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Individual's Religiosity Enhances Trust: Latin American Evidence for the Puzzle

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  • PABLO BRANAS-GARZA
  • MÁXIMO ROSSI
  • DAYNA ZACLICEVER

Abstract

This paper explores the effect of religious observance and affiliation to the dominant religion (Catholicism) on trust in institutions and toward others, and market attitudes. The analysis is performed using a Latin American database of 20,000 respondents from 2004 by means of ordered probit models. The most interesting results are:(i) "Trust toward others is positively correlated with both religious observance" and "Catholic affiliation" (and "practice"). (ii) There is a "positive correlation between trust in the government, in the police, in the armed forces, in the judiciary and in the banking system and religious practice" in general. Identical positive findings are obtained for "Catholic affiliation" and "practice", although they may be affected by a majority effect. Moreover, there is no evidence to support the hypotheses of a negative effect of religion on social capital. Copyright (c) 2009 The Ohio State University.

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Article provided by Blackwell Publishing in its journal Journal of Money, Credit and Banking.

Volume (Year): 41 (2009)
Issue (Month): 2-3 (03)
Pages: 555-566

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Handle: RePEc:mcb:jmoncb:v:41:y:2009:i:2-3:p:555-566

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  1. Cox, James C., 2004. "How to identify trust and reciprocity," Games and Economic Behavior, Elsevier, vol. 46(2), pages 260-281, February.
  2. Rafael La Porta & Florencio Lopez-de-Silane & Andrei Shleifer & Robert W. Vishny, 1996. "Trust in Large Organizations," NBER Working Papers 5864, National Bureau of Economic Research, Inc.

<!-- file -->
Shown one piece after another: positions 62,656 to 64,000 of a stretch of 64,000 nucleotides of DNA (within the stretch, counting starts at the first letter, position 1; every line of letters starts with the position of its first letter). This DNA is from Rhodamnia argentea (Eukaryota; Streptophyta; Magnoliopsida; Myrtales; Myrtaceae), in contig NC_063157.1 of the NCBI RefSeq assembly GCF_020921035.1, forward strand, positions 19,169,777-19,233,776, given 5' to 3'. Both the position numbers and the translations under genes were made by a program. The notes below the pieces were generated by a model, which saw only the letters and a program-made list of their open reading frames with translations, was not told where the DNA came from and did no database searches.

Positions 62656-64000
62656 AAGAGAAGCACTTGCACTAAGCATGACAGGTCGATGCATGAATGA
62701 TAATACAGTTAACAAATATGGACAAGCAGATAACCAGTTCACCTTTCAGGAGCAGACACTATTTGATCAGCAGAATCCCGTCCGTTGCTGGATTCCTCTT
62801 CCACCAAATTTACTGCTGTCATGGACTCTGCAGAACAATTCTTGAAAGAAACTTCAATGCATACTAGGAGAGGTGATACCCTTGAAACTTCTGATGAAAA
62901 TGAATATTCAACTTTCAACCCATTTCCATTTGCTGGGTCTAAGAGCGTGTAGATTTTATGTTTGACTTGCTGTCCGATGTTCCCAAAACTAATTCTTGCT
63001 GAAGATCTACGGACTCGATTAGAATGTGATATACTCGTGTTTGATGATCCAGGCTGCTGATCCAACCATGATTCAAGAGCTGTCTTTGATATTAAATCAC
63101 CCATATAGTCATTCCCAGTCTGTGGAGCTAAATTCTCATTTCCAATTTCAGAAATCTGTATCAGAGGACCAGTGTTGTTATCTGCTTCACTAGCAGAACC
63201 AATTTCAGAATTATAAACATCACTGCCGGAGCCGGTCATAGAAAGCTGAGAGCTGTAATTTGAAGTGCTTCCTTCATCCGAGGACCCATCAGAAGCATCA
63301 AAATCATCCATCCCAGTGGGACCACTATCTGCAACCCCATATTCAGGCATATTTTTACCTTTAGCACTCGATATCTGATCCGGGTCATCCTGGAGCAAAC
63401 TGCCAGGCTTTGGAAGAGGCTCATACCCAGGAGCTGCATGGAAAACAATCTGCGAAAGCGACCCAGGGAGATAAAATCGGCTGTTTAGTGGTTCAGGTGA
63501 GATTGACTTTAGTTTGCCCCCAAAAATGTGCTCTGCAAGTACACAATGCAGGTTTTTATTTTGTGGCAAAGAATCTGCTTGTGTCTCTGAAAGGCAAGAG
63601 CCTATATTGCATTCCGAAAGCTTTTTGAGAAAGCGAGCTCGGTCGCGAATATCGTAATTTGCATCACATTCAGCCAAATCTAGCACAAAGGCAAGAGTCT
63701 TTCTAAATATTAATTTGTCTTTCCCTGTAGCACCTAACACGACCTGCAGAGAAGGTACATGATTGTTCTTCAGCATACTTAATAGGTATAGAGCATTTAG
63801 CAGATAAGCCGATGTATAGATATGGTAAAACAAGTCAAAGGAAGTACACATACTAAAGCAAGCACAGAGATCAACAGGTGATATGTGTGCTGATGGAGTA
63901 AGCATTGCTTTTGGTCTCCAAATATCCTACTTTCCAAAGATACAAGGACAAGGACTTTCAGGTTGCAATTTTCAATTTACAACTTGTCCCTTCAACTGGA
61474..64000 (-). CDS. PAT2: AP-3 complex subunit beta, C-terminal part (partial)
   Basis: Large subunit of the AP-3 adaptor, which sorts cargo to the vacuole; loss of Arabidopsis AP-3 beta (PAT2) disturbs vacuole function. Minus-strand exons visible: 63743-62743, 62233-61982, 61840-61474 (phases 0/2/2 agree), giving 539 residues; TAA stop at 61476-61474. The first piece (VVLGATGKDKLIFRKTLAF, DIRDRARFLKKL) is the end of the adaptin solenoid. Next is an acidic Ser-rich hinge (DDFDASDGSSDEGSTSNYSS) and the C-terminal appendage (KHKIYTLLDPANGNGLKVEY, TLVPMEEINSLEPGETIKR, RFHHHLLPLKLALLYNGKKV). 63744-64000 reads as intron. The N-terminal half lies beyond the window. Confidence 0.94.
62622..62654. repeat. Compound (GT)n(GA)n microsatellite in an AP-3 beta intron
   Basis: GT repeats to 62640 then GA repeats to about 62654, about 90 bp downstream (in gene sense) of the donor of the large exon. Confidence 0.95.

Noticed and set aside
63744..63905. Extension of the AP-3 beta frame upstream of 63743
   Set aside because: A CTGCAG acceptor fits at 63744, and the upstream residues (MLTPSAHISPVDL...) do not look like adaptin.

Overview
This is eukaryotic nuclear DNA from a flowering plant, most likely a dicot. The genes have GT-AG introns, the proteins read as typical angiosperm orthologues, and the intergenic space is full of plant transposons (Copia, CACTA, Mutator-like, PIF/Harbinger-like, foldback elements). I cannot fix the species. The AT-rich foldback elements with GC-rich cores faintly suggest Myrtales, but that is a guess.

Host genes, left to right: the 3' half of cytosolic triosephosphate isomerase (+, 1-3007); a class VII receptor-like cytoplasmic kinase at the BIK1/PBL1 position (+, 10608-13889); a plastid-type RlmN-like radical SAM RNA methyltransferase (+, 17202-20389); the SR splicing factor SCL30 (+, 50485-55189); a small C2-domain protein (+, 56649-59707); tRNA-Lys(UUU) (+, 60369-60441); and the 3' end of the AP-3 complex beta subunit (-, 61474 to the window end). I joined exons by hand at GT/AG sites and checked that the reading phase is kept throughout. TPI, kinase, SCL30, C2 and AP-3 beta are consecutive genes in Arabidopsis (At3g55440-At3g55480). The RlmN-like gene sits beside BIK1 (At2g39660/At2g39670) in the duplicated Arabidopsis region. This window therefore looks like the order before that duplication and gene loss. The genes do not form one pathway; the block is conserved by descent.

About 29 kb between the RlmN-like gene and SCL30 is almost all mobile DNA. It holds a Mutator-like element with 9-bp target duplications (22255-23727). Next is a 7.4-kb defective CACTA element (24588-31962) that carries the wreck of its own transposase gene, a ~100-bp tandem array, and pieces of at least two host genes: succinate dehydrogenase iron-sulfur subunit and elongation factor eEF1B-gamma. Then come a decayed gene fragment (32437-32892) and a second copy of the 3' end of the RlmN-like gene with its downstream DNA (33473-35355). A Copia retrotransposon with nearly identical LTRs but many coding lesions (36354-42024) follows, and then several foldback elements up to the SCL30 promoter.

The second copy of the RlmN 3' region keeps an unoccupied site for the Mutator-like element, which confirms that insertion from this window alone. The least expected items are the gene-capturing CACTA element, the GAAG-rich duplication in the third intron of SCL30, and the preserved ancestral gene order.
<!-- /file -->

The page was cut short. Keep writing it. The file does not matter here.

3. Pablo Brañas-Garza & Shoshana Neuman, 2006. "Intergenerational Transmission of 'Religious Capital': Evidence from Spain," Papers on Economics of Religion 06/02, Department of Economic Theory and Economic History of the University of Granada..
  4. Laurence R. Iannaccone, 1998. "Introduction to the Economics of Religion," Journal of Economic Literature, American Economic Association, vol. 36(3), pages 1465-1495, September.
  5. Garza, Pablo Brañas & Neuman, Shoshana, 2003. "Analyzing Religiosity Within an Economic Framework: The Case of Spanish Catholics," IZA Discussion Papers 868, Institute for the Study of Labor (IZA).
  6. Productivity Commission, 2003. "Social capital: reviewing the concept and its policy implications," Public Economics 0307001, EconWPA.
  7. McCleary, Rachel & Barro, Robert, 2002. "Religion and Political Economy in an International Panel," Scholarly Articles 3221170, Harvard University Department of Economics.
  8. Edward L. Glaeser & Bruce I. Sacerdote, 2008. "Education and Religion," Journal of Human Capital, University of Chicago Press, vol. 2(2), pages 188-215.
  9. Guiso, Luigi & Sapienza, Paola & Zingales, Luigi, 2002. "People's Opium? Religion and Economic Attitudes," CEPR Discussion Papers 3588, C.E.P.R. Discussion Papers.
  10. Azzi, Corry & Ehrenberg, Ronald G, 1975. "Household Allocation of Time and Church Attendance," Journal of Political Economy, University of Chicago Press, vol. 83(1), pages 27-56, February.
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Cited by:
  1. Brañas-Garza, Pablo & Espín, Antonio M. & Neuman, Shoshana, 2013. "Effects of religiosity on social behaviour: Experimental evidence from a representative sample of Spaniards," CEPR Discussion Papers 9709, C.E.P.R. Discussion Papers.
  2. Berggren, Niclas & Bjørnskov, Christian, 2011. "Is the importance of religion in daily life related to social trust? Cross-country and cross-state comparisons," Journal of Economic Behavior & Organization, Elsevier, vol. 80(3), pages 459-480.
  3. Searing, Elizabeth A.M., 2013. "Love thy neighbor? Recessions and interpersonal trust in Latin America," Journal of Economic Behavior & Organization, Elsevier, vol. 94(C), pages 68-79.
  4. Jaime Ortiz, 2009. "Does Religion Distribution Matter in the Economic Growth of Latin America?," International Journal of Business and Economics, College of Business, and College of Finance, Feng Chia University, Taichung, Taiwan, vol. 8(3), pages 183-199, December.

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